Historical information

These marble stopper bottles came from the Warrnambool aerated waters factory of John Fletcher. A marble stopper bottle was filled upside down so that as soon as the filling stopped the marble was forced down to seal the bottle against the rubber ring. Pressure inside the bottle would keep the marble pressed against the top of the bottle. To open the bottle the marble was pressed down where it would fall into the neck of the chamber below. The marble would stay inside the chamber when the bottle was tilted up for drinking. As a young boy John Fletcher worked at the cordial factory of John Rowley in Banyan Street, Warrnambool. He then worked in Koroit Street, Warrnambool at the Union Cordial Factory of John Davis. This factory had been established in the 1860s. In 1885 John Fletcher bought the business of John Davis and continued it on until 1930 when it was bought by Ralph Reeves. John Fletcher manufactured lemonade, tonic waters, soda water, sarsaparilla, cordials, ginger ale, hop beer and hop bitters.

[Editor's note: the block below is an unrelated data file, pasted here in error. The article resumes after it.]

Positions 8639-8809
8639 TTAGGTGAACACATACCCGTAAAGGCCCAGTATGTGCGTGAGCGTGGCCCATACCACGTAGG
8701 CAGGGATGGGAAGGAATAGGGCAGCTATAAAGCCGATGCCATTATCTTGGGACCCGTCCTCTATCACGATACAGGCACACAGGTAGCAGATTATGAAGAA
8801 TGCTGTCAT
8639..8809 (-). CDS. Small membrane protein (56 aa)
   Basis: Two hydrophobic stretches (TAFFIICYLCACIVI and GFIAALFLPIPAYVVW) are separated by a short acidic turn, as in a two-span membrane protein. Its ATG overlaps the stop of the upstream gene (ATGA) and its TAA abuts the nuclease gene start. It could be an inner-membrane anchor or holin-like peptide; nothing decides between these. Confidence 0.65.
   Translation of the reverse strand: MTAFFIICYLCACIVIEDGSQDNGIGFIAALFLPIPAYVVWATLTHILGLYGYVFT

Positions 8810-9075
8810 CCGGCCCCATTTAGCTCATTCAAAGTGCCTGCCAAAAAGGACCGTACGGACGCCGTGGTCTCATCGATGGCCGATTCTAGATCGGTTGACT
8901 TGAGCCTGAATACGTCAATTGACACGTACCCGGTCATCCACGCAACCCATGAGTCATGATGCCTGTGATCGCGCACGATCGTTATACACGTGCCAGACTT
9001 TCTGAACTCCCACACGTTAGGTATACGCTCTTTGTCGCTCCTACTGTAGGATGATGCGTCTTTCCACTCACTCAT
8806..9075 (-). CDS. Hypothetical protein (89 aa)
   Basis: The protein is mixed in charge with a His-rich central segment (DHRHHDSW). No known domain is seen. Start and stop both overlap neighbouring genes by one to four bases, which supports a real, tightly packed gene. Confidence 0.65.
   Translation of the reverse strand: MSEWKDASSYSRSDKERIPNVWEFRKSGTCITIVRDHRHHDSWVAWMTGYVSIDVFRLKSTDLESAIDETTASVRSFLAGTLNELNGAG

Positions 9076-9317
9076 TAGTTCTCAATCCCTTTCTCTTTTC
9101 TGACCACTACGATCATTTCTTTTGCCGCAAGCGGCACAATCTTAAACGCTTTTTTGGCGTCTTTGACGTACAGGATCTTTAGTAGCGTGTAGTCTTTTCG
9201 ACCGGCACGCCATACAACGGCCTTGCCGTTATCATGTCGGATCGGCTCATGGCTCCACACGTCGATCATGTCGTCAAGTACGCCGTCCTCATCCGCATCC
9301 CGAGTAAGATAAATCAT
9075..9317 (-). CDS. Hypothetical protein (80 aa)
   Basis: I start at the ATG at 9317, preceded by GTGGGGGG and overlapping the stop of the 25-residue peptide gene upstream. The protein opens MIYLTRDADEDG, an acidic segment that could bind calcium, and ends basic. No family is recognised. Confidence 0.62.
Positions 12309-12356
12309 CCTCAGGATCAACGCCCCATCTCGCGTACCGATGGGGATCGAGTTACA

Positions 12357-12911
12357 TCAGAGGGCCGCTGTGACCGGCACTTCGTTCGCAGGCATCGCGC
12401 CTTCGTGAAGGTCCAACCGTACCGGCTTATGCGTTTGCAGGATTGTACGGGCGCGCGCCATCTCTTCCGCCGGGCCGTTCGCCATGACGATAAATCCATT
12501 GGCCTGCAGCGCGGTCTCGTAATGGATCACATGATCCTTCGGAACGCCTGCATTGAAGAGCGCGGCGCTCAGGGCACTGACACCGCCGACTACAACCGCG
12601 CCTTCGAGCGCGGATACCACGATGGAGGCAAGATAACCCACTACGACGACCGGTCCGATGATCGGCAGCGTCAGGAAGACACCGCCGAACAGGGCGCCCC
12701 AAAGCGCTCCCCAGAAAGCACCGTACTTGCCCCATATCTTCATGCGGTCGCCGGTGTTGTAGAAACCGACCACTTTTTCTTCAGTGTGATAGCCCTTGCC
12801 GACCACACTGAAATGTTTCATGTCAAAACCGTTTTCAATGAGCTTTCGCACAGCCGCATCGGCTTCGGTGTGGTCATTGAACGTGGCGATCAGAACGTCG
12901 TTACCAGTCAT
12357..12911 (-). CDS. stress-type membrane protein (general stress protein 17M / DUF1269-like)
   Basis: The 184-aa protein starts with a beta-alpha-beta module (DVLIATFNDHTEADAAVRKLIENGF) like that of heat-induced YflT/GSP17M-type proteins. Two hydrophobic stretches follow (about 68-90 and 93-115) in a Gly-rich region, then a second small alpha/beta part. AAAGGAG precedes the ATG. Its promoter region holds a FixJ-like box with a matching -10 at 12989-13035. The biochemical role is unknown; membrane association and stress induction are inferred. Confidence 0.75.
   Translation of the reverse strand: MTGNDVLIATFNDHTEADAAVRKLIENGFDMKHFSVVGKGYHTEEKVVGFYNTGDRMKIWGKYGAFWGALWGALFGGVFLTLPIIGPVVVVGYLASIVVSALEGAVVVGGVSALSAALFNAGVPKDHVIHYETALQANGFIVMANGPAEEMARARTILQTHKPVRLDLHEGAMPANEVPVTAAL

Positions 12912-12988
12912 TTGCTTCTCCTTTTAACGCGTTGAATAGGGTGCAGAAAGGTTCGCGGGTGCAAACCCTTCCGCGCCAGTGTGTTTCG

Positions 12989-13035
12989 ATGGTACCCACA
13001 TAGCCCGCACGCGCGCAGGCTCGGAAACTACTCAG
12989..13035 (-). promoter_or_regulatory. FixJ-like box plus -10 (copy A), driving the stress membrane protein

These bottles are of interest, firstly because they are good examples of the marble stopper bottle type of bottle, no longer in use. They are also important because they are John Fletcher bottles and he was a prominent businessman in Warrnambool for over 40 years.

Physical description

These are two glass bottles. They have a rounded base and body with deep indentations which give a narrowed aperture to the top of the body and the neck. The neck is round and tapering to a moulded opening at the top of the bottle. Both bottles had a round rubber ring inside the bottle, with one lodged in the bottom of the bottle. Both bottles have a green glass marble in the neck of the bottle. The name of the manufacturer of the lemonade is impressed into the body of the bottles.

Inscriptions & markings

‘J. Fletcher’s Aerated Waters Koroit Street Warrnambool’
‘This bottle is the property of John Fletcher Warrnambool & cannot be legally used by others’